A Friendly Warning for Non-U.S. Citizens Who Rely on the U.S. Visa Waiver Program for Business Trips
It has become so much more difficult to obtain U.S. visas
for many non-U.S. citizens who wish to do business in the U.S. But even citizens
who are eligible for the U.S. Visa Waiver Program are discovering that entry
into the United States is not always guaranteed.
For those unfamiliar with the Visa Waiver
Program, it allows citizens of European countries, Chile, Japan, South
Korea, Singapore, Australia and New Zealand to travel to the United States to
conduct short business trips without getting a visa. All they have to do is obtain
authorization to travel to the United States through the Electronic System for
Travel Authorization (ESTA). This is a web-based system operated by the U.S.
Customs and Border Protection (CPB).
Admission, however, is not always guaranteed. For
example, if an applicant has traveled to certain prohibited countries (Iran, Iraq,
Sudan, Syria, Libya, Somalia and Yemen) in the last seven years, they will be
required to go to an embassy to get a visa. Other ESTA applications are denied —
without explanation — and applicants are required to obtain a visa. Additionally,
some applicants who might have been timely approved but simply waited too long to
file their ESTA applications may be denied boarding when they show up to their
flight into the United States. In fact, the CPB recently warned that
international travelers using the ESTA system should apply at least 72 hours before their international flight is scheduled to
the Visa Waiver Program only applies to people who would ordinarily seek a B-1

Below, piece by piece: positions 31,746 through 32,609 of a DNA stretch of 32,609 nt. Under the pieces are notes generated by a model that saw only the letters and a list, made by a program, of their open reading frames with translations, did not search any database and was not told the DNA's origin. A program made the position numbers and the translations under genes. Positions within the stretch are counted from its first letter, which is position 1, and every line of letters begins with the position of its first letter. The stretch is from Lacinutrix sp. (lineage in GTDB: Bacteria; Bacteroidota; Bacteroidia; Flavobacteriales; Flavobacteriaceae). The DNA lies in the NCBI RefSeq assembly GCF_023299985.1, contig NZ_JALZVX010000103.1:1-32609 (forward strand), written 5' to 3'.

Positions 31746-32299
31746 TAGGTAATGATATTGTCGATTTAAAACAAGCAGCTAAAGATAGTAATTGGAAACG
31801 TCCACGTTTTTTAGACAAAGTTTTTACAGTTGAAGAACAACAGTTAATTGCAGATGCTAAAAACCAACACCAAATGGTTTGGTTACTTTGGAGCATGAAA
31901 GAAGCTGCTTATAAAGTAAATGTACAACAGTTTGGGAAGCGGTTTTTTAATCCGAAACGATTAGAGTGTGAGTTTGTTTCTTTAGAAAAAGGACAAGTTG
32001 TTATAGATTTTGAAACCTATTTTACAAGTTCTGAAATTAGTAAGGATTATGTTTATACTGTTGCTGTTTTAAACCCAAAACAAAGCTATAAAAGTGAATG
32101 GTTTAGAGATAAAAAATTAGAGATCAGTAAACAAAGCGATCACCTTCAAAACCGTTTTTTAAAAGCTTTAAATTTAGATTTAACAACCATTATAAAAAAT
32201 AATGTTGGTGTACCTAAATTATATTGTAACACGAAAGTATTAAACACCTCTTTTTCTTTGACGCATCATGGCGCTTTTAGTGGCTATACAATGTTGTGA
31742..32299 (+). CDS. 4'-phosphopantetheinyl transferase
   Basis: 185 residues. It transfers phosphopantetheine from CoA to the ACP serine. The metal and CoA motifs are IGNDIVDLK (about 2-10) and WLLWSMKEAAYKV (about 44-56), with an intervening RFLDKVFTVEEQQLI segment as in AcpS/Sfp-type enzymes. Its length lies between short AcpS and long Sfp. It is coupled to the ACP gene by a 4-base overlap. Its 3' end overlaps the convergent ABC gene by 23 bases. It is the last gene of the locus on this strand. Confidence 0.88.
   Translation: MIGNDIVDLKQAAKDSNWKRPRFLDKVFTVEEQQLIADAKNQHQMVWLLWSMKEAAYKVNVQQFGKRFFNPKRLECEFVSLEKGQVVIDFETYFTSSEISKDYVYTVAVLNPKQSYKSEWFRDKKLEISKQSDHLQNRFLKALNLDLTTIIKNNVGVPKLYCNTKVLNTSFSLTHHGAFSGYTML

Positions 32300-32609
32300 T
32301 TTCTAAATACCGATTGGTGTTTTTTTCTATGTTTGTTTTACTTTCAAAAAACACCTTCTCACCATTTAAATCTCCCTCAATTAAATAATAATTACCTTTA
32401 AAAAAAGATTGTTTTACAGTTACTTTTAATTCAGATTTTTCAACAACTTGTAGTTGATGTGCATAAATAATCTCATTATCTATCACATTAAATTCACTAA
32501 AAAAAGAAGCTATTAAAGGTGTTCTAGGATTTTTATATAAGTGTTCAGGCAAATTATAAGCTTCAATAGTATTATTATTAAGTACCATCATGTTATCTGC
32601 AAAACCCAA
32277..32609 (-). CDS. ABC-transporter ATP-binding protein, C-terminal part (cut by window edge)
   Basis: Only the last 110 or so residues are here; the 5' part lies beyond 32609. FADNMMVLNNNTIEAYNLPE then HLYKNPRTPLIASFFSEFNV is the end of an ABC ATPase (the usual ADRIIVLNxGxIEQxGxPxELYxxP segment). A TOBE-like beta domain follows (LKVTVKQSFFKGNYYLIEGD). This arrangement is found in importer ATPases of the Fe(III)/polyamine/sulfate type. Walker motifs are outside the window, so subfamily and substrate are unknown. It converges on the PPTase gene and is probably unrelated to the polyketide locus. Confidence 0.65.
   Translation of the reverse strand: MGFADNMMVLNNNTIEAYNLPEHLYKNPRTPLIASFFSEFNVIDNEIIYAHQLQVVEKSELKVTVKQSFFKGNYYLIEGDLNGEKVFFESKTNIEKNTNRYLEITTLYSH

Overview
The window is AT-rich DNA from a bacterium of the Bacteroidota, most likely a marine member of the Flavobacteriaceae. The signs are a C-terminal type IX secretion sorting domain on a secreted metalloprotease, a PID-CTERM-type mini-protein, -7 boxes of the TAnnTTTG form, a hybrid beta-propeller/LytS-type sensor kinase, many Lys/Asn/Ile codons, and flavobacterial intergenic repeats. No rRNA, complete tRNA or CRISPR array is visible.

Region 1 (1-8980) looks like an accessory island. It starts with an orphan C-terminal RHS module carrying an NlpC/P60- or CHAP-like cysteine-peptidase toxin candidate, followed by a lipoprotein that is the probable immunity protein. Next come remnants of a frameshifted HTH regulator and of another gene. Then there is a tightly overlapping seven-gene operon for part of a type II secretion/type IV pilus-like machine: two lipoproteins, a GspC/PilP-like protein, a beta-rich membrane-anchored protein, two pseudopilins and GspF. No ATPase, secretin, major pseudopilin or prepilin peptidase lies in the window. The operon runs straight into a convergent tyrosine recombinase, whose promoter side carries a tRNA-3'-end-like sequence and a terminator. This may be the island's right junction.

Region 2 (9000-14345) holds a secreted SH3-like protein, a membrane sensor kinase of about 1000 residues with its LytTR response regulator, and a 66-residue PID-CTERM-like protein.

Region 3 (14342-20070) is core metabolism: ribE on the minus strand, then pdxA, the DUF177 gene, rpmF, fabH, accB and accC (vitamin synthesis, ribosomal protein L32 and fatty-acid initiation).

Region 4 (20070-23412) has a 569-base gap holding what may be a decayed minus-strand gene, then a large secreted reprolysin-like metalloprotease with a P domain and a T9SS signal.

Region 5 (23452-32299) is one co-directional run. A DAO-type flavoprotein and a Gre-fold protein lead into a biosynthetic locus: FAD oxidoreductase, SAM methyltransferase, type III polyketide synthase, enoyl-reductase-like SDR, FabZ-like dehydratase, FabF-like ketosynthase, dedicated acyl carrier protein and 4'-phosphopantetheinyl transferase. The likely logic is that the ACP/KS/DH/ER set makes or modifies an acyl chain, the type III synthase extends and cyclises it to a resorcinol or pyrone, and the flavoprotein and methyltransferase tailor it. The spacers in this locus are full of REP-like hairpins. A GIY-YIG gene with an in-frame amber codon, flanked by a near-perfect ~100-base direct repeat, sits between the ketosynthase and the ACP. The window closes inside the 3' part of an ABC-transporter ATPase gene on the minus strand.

(temporary business visitor) visa. As we stated on this blog once before, a person
traveling on a B-1 visa cannot get paid for work in the U.S., except to the
extent that they are being paid a salary in their home country and traveling to
the U.S. for a business meeting that is part of their job in their home country.
A person using the Visa Waiver Program who is caught working in the United
States is likely to be disqualified from the program and may have trouble
getting a visa to enter the country.
Any U.S. company that is regularly visited by
colleagues from its European subsidiary or parent companies should remind its non-U.S.
citizen employees to file their ESTA applications well in advance of any
business trip to the United States. Otherwise, they may be unpleasantly
surprised when they are not allowed to board their previously scheduled flight
to the United States. These visitors should also be reminded that they are
limited in what they can do while visiting the United States and will need a
different visa (e.g., an L-1 or H-1B visa) if they actually need to work in the
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